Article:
On Friday, the U.S. Department of Agriculture approved for commercial use the Arctic Apple, a genetically engineered apple that doesn’t turn brown when cut open or bruised. It took nearly three years for the department to approve the new variety, while several more years are required until the apple will be available for sale.
Okanagan Specialty Fruits, the biotech company that requested the approval, said that its apple will be welcomed by both consumers and food catering companies due to its more appealing look when sliced. The company also hopes that the new variety will prevent apples from being unnecessarily discarded after turning brown.
But there are many opponents to the Arctic Apple, even within the apple industry. Apple producers fear that consumers will reject the new brand due to food safety concerns. They are also worried that the apple exports to countries that have a low tolerance on GMOs will go deep-down.
In the marketplace we participate in, there doesn’t seem to be room for genetically modified apples now,”
said a spokesperson for the Rice Fruit Company , the largest apple packer on the East Coast.
Consumers are also worried about the GMO issue because it may be hazardous to health since not enough studies were conducted to convince everyone that they are safe. The Department of Agriculture approves a newly engineered plant only after it passes some tests that prove the plant isn’t harmful to other plants or pests. And Artic apples proved not to be harmful.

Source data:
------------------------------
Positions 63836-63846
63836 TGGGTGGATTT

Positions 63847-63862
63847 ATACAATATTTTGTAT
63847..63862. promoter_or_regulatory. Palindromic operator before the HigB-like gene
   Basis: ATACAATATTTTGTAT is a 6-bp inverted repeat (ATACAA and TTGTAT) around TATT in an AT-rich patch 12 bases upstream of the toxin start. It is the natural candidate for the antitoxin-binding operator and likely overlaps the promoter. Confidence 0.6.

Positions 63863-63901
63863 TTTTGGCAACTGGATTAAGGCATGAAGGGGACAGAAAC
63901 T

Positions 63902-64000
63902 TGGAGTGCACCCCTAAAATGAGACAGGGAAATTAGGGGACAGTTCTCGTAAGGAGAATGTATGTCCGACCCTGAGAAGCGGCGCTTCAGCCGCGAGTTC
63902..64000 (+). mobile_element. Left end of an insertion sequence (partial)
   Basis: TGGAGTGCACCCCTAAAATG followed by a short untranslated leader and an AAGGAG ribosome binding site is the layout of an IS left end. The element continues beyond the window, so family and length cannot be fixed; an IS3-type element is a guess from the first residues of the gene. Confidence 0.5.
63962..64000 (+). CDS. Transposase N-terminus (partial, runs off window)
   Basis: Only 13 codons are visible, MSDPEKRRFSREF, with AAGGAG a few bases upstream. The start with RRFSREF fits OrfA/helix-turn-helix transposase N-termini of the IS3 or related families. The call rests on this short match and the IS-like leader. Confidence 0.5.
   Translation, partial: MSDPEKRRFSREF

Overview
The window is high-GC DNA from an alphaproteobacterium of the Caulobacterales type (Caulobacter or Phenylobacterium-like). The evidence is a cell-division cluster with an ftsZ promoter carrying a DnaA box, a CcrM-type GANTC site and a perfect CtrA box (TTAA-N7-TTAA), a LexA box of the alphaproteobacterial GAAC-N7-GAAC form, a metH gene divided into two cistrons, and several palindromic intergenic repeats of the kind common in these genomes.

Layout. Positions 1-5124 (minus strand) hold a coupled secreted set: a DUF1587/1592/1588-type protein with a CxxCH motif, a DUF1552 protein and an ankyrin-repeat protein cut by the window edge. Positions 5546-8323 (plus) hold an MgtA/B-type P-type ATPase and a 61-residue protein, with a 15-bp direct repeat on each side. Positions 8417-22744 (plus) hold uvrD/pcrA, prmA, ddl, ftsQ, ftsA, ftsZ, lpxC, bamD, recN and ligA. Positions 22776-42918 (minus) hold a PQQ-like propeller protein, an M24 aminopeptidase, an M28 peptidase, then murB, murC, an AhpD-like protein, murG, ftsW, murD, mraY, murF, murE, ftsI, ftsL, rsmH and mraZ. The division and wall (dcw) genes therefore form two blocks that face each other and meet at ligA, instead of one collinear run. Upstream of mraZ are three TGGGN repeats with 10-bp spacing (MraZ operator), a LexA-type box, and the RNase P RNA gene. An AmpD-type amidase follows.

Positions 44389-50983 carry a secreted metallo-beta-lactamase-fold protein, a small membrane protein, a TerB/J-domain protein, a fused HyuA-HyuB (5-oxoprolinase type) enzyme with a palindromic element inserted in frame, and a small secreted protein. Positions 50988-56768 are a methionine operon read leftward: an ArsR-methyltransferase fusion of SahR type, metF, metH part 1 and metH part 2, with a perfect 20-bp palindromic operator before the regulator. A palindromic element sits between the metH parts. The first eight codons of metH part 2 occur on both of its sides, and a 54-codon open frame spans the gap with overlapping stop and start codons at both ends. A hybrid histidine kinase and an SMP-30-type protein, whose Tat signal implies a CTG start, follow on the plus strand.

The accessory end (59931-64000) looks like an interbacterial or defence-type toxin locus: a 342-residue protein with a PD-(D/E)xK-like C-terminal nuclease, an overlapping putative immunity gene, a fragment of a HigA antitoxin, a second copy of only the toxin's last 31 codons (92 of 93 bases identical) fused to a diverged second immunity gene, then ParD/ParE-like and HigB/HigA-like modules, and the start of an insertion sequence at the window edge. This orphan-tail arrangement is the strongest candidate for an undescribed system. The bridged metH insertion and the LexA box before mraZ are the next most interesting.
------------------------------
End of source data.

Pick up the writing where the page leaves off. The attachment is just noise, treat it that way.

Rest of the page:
The developers announced that the non-browning apple will come in two varieties – Granny Smith and Golden Delicious. They also said that the apple doesn’t pose any health threat to humans, nor does it lack nutritional value.
The only part which was tweaked was an enzyme that turned the fruit brown when injured or cut open. Over time, Arctic apples still rot like regular varieties do.
Officials say that the Americans already eat tons of genetically engineered crops, mostly corn and soybean, hidden in their favorite processed products. So, the new apple wouldn’t be a total novelty.
Also, the Artic apple is one of the few GMOs that have been engineered to serve consumers’ purposes, rather than those of producers. Most genetically altered crops are tweaked to make them more resistant to pests and herbicides.
But consumer rights advocacy groups already complain that the Arctic apple is “simply unnecessary” since putting lemon juice or acid citric on a regular apple can also prevent it from browning.
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